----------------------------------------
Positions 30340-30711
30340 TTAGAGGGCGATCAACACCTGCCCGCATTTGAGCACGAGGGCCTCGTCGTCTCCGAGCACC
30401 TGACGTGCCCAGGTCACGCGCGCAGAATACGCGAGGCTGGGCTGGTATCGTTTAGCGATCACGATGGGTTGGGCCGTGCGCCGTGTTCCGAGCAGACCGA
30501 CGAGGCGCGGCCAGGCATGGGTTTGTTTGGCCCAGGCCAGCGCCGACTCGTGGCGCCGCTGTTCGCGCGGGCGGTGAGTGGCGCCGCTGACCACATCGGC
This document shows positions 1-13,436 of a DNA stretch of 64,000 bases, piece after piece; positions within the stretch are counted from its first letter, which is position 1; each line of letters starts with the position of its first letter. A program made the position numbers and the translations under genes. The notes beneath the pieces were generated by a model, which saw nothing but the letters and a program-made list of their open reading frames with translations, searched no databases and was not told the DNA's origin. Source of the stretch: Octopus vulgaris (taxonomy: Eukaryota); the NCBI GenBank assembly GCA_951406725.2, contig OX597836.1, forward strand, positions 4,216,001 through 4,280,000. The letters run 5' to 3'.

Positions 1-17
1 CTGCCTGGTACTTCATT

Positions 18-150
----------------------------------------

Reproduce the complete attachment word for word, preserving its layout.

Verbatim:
Positions 30340-30711
30340 TTAGAGGGCGATCAACACCTGCCCGCATTTGAGCACGAGGGCCTCGTCGTCTCCGAGCACC
30401 TGACGTGCCCAGGTCACGCGCGCAGAATACGCGAGGCTGGGCTGGTATCGTTTAGCGATCACGATGGGTTGGGCCGTGCGCCGTGTTCCGAGCAGACCGA
30501 CGAGGCGCGGCCAGGCATGGGTTTGTTTGGCCCAGGCCAGCGCCGACTCGTGGCGCCGCTGTTCGCGCGGGCGGTGAGTGGCGCCGCTGACCACATCGGC
This document shows positions 1-13,436 of a DNA stretch of 64,000 bases, piece after piece; positions within the stretch are counted from its first letter, which is position 1; each line of letters starts with the position of its first letter. A program made the position numbers and the translations under genes. The notes beneath the pieces were generated by a model, which saw nothing but the letters and a program-made list of their open reading frames with translations, searched no databases and was not told the DNA's origin. Source of the stretch: Octopus vulgaris (taxonomy: Eukaryota); the NCBI GenBank assembly GCA_951406725.2, contig OX597836.1, forward strand, positions 4,216,001 through 4,280,000. The letters run 5' to 3'.

Positions 1-17
1 CTGCCTGGTACTTCATT

Positions 18-150